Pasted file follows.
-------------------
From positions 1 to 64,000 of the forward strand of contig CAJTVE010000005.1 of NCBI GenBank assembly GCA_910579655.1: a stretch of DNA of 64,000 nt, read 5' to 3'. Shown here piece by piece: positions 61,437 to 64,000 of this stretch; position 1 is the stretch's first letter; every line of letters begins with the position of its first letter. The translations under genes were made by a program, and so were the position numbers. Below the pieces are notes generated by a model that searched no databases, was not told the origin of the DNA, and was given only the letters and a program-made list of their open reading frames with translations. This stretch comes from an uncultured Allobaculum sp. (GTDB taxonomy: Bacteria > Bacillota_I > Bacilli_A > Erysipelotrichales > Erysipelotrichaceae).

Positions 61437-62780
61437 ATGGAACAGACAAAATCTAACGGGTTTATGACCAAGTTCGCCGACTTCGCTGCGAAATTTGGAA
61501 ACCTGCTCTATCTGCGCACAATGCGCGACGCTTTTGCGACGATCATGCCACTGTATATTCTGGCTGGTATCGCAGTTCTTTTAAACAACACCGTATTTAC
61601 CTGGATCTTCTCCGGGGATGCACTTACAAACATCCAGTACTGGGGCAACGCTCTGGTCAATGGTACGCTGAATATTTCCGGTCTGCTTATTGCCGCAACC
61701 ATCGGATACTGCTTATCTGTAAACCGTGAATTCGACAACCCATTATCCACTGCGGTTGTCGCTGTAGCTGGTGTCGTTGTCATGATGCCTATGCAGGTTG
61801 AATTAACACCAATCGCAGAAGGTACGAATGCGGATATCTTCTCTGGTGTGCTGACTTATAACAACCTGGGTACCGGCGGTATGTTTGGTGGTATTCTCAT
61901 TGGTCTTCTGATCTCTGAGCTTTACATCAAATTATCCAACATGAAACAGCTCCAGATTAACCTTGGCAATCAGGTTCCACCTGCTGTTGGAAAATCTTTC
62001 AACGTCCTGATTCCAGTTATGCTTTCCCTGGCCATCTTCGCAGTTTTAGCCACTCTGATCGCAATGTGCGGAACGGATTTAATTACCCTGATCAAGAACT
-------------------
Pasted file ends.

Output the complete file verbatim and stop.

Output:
From positions 1 to 64,000 of the forward strand of contig CAJTVE010000005.1 of NCBI GenBank assembly GCA_910579655.1: a stretch of DNA of 64,000 nt, read 5' to 3'. Shown here piece by piece: positions 61,437 to 64,000 of this stretch; position 1 is the stretch's first letter; every line of letters begins with the position of its first letter. The translations under genes were made by a program, and so were the position numbers. Below the pieces are notes generated by a model that searched no databases, was not told the origin of the DNA, and was given only the letters and a program-made list of their open reading frames with translations. This stretch comes from an uncultured Allobaculum sp. (GTDB taxonomy: Bacteria > Bacillota_I > Bacilli_A > Erysipelotrichales > Erysipelotrichaceae).

Positions 61437-62780
61437 ATGGAACAGACAAAATCTAACGGGTTTATGACCAAGTTCGCCGACTTCGCTGCGAAATTTGGAA
61501 ACCTGCTCTATCTGCGCACAATGCGCGACGCTTTTGCGACGATCATGCCACTGTATATTCTGGCTGGTATCGCAGTTCTTTTAAACAACACCGTATTTAC
61601 CTGGATCTTCTCCGGGGATGCACTTACAAACATCCAGTACTGGGGCAACGCTCTGGTCAATGGTACGCTGAATATTTCCGGTCTGCTTATTGCCGCAACC
61701 ATCGGATACTGCTTATCTGTAAACCGTGAATTCGACAACCCATTATCCACTGCGGTTGTCGCTGTAGCTGGTGTCGTTGTCATGATGCCTATGCAGGTTG
61801 AATTAACACCAATCGCAGAAGGTACGAATGCGGATATCTTCTCTGGTGTGCTGACTTATAACAACCTGGGTACCGGCGGTATGTTTGGTGGTATTCTCAT
61901 TGGTCTTCTGATCTCTGAGCTTTACATCAAATTATCCAACATGAAACAGCTCCAGATTAACCTTGGCAATCAGGTTCCACCTGCTGTTGGAAAATCTTTC
62001 AACGTCCTGATTCCAGTTATGCTTTCCCTGGCCATCTTCGCAGTTTTAGCCACTCTGATCGCAATGTGCGGAACGGATTTAATTACCCTGATCAAGAACT